Convolutional Neural Networks (CNNs) with U-shaped architectures have dominated medical image segmentation, which is crucial for various clinical purposes. However, the inherent locality of convolution makes CNNs fail to fully exploit global context, essential for better recognition of some structures, e.g., brain lesions. Transformers have recently proved promising performance on vision tasks, including semantic segmentation, mainly due to their capability of modeling long-range dependencies. Nevertheless, the quadratic complexity of attention makes existing Transformer-based models use self-attention layers only after somehow reducing the image resolution, which limits the ability to capture global contexts present at higher resolutions. Therefore, this work introduces a family of models, dubbed Factorizer, which leverages the power of low-rank matrix factorization for constructing an end-to-end segmentation model. Specifically, we propose a linearly scalable approach to context modeling, formulating Nonnegative Matrix Factorization (NMF) as a differentiable layer integrated into a U-shaped architecture. The shifted window technique is also utilized in combination with NMF to effectively aggregate local information. Factorizers compete favorably with CNNs and Transformers in terms of accuracy, scalability, and interpretability, achieving state-of-the-art results on the BraTS dataset for brain tumor segmentation, with Dice scores of 79.33%, 83.14%, and 90.16% for enhancing tumor, tumor core, and whole tumor, respectively. Highly meaningful NMF components give an additional interpretability advantage to Factorizers over CNNs and Transformers. Moreover, our ablation studies reveal a distinctive feature of Factorizers that enables a significant speed-up in inference for a trained Factorizer without any extra steps and without sacrificing much accuracy.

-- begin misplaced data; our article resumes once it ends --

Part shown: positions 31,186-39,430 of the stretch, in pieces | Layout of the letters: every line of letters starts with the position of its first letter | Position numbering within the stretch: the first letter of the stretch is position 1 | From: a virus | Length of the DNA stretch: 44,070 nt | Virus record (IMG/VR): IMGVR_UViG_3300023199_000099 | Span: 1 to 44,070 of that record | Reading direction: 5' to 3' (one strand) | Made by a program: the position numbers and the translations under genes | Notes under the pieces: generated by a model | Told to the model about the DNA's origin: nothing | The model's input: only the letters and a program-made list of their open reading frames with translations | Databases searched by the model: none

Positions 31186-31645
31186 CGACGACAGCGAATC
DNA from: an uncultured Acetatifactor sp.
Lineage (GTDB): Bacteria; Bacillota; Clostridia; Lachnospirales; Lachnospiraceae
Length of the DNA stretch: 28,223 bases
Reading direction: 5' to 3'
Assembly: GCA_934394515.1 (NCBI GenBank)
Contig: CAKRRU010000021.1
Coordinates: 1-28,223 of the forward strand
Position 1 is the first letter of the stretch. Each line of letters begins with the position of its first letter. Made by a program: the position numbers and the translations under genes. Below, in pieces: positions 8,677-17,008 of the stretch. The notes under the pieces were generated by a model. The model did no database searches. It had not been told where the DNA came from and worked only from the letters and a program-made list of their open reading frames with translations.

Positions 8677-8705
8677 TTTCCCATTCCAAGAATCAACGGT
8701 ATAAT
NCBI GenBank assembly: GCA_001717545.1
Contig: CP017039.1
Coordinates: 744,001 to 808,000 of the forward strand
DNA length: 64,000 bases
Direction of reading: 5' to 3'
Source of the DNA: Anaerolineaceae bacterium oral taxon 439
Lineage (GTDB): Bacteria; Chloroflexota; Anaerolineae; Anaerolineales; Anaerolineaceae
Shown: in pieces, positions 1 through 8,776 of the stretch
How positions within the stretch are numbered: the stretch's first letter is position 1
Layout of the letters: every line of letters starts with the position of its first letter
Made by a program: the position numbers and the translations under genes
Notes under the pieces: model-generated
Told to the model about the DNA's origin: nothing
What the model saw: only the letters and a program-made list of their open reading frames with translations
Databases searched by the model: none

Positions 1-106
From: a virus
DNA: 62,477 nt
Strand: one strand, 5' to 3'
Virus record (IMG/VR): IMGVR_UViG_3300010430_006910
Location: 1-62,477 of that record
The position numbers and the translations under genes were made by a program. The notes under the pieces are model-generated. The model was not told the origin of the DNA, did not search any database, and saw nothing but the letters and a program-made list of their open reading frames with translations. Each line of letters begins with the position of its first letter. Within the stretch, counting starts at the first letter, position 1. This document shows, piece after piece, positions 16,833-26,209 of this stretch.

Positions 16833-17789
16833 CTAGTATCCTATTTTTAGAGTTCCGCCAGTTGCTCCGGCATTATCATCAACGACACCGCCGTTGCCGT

Machine learning driven medical image segmentation has become standard in medical image analysis. However, deep learning models are prone to overconfident predictions. This has led to a renewed focus on calibrated predictions in the medical imaging and broader machine learning communities. Calibrated predictions are estimates of the probability of a label that correspond to the true expected value of the label conditioned on the confidence. Such calibrated predictions have utility in a range of medical imaging applications, including surgical planning under uncertainty and active learning systems. At the same time it is often an accurate volume measurement that is of real importance for many medical applications. This work investigates the relationship between model calibration and volume estimation. We demonstrate both mathematically and empirically that if the predictor is calibrated per image, we can obtain the correct volume by taking an expectation of the probability scores per pixel/voxel of the image. Furthermore, we show that convex combinations of calibrated classifiers preserve volume estimation, but do not preserve calibration. Therefore, we conclude that having a calibrated predictor is a sufficient, but not necessary condition for obtaining an unbiased estimate of the volume. We validate our theoretical findings empirically on a collection of 18 different (calibrated) training strategies on the tasks of glioma volume estimation on BraTS 2018, and ischemic stroke lesion volume estimation on ISLES 2018 datasets.